A successful IPO brings financial resources to the company and creates a good basis for capital growth. So, in this article, we will consider how does a private company go public, and what are the benefits.
What is IPO?
The initial placement of securities on the stock exchange is called IPO – Initial Public Offering. Most often, participation in an IPO is understood as an application for the purchase of securities before the first day of trading. Private investors send it to a broker to receive securities on a brokerage account before they appear in free sale on the stock exchange.
The placement price is known in advance, but how it will behave after the opening of trading is unknown. The expectations and plans of investors, analysts, and top managers do not always come true. IPO objectives are:
- attracting new capital to the company from a wide range of investors;
- obtaining an objective market valuation of the asset;
- creating liquidity in the assets of existing shareholders;
- obtaining trader shares that can be used for M&A.
An IPO enables a company to raise significant financial resources from various investors on fairly favorable terms. Investors, on the other hand, receive a small “share” of the company’s business and become co-owners of this company. After entering the stock exchange, the status of the company changes – from private, it becomes public, and its shares are freely traded on the stock exchange and can be bought by anyone.
How to organize the initial public offering?
Entering the IPO market is not easy, the company must meet some requirements. Depending on whether the company is placed on the main or alternative market, such requirements may be:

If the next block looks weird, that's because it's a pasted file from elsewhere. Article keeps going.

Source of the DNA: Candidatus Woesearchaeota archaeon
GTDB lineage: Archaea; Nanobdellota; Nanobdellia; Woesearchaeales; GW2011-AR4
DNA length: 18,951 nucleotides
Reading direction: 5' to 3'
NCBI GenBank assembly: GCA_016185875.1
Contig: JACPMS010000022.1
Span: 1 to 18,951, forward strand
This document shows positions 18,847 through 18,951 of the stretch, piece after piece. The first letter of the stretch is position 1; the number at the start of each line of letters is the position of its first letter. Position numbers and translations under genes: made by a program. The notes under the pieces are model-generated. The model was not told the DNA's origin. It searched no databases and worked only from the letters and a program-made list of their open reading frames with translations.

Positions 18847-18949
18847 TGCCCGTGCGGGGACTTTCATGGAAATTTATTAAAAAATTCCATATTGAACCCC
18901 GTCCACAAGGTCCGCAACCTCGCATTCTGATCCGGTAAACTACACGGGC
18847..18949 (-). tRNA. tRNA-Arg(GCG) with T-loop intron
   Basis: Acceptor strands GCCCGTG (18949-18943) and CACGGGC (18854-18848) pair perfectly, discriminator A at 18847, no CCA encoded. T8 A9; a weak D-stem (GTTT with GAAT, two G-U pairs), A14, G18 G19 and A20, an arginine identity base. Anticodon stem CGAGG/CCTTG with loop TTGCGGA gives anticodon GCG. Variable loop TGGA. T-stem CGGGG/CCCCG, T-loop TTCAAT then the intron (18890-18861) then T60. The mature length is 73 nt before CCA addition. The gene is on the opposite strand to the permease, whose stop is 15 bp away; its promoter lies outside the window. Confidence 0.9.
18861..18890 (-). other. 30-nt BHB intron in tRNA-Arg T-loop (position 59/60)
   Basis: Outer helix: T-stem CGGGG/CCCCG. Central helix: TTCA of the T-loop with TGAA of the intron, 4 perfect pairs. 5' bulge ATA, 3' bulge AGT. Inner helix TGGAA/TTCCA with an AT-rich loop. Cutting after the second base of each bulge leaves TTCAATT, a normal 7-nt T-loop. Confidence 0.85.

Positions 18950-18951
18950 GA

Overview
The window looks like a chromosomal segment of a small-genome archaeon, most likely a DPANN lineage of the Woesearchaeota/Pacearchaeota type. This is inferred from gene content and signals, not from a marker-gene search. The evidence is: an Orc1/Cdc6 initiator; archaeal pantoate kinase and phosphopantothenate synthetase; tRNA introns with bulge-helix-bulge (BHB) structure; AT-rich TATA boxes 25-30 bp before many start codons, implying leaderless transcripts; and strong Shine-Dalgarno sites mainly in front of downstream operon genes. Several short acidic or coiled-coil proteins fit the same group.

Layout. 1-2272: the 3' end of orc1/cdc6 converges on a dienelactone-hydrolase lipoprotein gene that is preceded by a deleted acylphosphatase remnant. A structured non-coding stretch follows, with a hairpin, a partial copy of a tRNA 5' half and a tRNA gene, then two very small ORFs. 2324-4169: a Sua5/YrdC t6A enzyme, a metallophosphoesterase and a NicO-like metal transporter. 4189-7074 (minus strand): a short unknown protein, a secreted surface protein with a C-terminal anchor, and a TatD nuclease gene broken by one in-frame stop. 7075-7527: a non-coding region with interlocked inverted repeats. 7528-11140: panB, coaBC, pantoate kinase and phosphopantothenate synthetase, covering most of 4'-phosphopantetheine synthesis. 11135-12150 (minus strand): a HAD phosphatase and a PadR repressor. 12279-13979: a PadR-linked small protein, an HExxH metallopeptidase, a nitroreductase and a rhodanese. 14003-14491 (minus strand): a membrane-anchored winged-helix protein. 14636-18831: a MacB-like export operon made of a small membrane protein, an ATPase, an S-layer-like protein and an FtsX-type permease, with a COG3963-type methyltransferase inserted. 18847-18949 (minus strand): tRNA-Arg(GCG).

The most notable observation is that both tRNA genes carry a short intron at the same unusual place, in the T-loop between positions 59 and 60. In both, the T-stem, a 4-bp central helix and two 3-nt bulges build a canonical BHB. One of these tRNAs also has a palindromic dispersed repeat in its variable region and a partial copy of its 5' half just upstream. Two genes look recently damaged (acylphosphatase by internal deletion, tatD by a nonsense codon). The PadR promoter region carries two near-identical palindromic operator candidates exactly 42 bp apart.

- three-year or annual reporting following international accounting standards (IAS), certified by a leading audit company;
- a clear and transparent organizational structure of the business;
- good indicators of profitability and profitability;
- a strong development strategy;
So, having decided to go public, the company needs to carefully carry out all the preparatory work: fulfill the due diligence requirements to form a comprehensive objective view of the company, implement a budget management system, create a unified system of accounting, tax, and management accounting, monitor the company’s profitability on throughout each reporting period, develop a clear methodology for changes in the company’s business processes and prepare staff for the implementation of all innovations. The choice of a platform for the placement of shares depends on the size of the company and plans to raise capital.
The IPO process consists of several stages:
- The preliminary stage is preparation within the company: reporting, business assessment, independent audit. This stage is the longest and can last several years.
- Underwriters are financial institutions that evaluate the expected value of shares.
- Listing – inclusion of shares in the quotation list. The exchange checks if the company meets the requirements and registers the securities on the trading floor.
- Attracting investors. The underwriter talks about the IPO to large investors who may be interested in buying securities.
- Collection of applications and price determination. The placement price can be clearly defined in advance or formed based on the order book.
- Start of trading. At the beginning of trading on the stock exchange, the price can immediately go up or down, it depends on supply and demand, investor interest in the company.
- Lock-up period. This is a ban on investors from selling securities for some time. It is needed so that after the release of securities they do not collapse sharply.